fall semester

Boston Design Firm Helps Area Colleges, Universities Welcome Students Back for Fall

CannonDesign's Boston office is helping several colleges and universities use design to adapt existing classrooms, residence halls and campus spaces to promote a safer experience amid the pandemic

NBC Universal, Inc.

Several Massachusetts colleges and universities have released their plans for the fall semester amid the coronavirus pandemic and one Boston design firm is helping them get ready to welcome students back to campus.

While some institutions have opted to stay remote, others are opting for a mix of in-person and online instruction to try and keep students and staff safe while continuing to provide quality education.

"What we're seeing, there is a real deep conversation around how do we let students come together in smaller groups and really allow them to flourish, grow and learn together," Lynne Deninger, a principal at CannonDesign said Thursday.

CannonDesign's Boston office is working with several colleges and universities in using design to adapt existing classrooms, residence halls and campus spaces to promote a safer college experience amid the pandemic.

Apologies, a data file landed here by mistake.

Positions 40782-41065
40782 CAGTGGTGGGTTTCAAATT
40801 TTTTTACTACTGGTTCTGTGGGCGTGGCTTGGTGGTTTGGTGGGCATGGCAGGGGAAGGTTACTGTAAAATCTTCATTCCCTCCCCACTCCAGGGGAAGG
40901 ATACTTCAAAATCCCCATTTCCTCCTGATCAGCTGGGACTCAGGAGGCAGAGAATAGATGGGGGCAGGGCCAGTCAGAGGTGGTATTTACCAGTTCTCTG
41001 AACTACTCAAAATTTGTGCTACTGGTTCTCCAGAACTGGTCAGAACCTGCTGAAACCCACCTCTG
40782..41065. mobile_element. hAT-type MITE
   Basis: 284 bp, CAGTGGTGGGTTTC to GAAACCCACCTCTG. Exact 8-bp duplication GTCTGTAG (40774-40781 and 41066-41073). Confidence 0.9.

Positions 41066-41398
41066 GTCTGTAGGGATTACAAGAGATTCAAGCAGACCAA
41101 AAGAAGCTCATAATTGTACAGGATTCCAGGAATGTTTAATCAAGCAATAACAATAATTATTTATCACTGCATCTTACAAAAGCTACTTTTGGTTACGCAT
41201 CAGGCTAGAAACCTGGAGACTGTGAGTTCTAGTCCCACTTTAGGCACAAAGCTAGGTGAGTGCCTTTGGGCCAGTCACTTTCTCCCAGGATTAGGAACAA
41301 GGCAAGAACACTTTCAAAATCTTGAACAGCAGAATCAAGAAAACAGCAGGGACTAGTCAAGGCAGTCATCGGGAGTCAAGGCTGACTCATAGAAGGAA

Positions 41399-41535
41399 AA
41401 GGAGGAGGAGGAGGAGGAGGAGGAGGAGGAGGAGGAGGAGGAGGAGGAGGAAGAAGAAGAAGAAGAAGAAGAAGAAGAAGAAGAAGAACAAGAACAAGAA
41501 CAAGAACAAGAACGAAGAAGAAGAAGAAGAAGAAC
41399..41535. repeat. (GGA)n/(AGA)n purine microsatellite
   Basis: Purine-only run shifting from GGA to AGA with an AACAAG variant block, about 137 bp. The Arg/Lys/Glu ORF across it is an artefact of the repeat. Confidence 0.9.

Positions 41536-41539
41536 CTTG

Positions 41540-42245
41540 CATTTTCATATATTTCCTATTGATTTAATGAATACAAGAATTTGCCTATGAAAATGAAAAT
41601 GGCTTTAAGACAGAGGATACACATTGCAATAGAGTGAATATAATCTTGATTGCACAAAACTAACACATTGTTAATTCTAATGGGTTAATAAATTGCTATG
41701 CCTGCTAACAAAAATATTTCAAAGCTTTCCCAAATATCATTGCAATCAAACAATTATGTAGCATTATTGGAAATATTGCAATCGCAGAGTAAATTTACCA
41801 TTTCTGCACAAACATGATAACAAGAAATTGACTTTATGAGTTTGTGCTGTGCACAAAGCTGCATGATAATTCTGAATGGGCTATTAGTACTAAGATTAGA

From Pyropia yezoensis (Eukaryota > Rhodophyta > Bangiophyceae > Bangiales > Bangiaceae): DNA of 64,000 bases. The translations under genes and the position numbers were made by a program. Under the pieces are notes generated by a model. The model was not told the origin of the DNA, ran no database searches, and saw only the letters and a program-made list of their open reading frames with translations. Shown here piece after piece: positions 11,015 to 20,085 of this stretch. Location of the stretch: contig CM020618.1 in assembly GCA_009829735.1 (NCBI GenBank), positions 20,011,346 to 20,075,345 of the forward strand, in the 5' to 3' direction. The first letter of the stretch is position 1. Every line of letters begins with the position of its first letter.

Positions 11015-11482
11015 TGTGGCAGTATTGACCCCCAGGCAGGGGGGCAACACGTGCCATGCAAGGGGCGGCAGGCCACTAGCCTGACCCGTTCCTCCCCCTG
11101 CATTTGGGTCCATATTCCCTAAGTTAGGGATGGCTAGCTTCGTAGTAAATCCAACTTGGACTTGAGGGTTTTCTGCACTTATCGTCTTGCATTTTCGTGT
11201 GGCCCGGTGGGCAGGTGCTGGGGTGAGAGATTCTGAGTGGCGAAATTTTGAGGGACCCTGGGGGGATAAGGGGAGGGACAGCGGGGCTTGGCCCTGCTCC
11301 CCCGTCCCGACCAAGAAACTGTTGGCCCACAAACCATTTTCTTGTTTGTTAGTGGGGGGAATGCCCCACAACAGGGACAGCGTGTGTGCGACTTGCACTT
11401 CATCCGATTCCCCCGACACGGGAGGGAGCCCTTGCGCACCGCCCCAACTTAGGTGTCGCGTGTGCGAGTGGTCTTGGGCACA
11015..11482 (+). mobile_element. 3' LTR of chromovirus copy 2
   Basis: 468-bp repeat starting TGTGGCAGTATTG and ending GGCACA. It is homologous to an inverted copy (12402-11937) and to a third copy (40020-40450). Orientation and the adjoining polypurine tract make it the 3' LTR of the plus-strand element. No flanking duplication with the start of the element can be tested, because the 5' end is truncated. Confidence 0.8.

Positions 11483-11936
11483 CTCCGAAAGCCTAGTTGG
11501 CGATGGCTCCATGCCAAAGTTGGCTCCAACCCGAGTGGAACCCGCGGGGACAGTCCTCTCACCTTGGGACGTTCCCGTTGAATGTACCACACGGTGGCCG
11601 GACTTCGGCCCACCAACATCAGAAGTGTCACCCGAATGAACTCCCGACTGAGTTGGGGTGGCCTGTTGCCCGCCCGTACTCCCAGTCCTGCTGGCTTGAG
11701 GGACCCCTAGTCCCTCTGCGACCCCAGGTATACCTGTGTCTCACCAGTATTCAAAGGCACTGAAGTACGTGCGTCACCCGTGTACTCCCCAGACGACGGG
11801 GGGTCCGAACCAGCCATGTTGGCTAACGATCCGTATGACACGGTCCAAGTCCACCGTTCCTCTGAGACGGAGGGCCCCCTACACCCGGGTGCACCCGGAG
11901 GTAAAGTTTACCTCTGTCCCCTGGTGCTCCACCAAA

"People are using design as a way to provide physical cues to new social norms. So for example, having to stay six feet apart, walking in particular directions," said Toni Loiacano, who focuses on academic environments.

Loiacano added that CannonDesign is seeing huge technology upgrades to provide the hybrid class model while moving away from large lecture halls.

When workplaces start to reopen again, they will be different.

"One thing they're going to see is less people, so in all of the classes, in terms of design, it's figuring out how to make people feel comfortable and warm when there are less bodies, and so some simple things are less furniture," Loiacano said.

Lynne Deninger, who focuses on student life, says some furniture will also be removed from common areas, along with shared equipment like refrigerators and microwaves. Double rooms in residence halls may also be turned into singles and HEPA filters may be used in smaller spaces to increase proper airflow.

"It's really just about trying to keep the students, faculty and staff as safe as they can be," Deninger said.

Another piece of this puzzle is that the guidance is constantly changing, so colleges and universities will need to use design to remain flexible as September gets closer.

Contact Us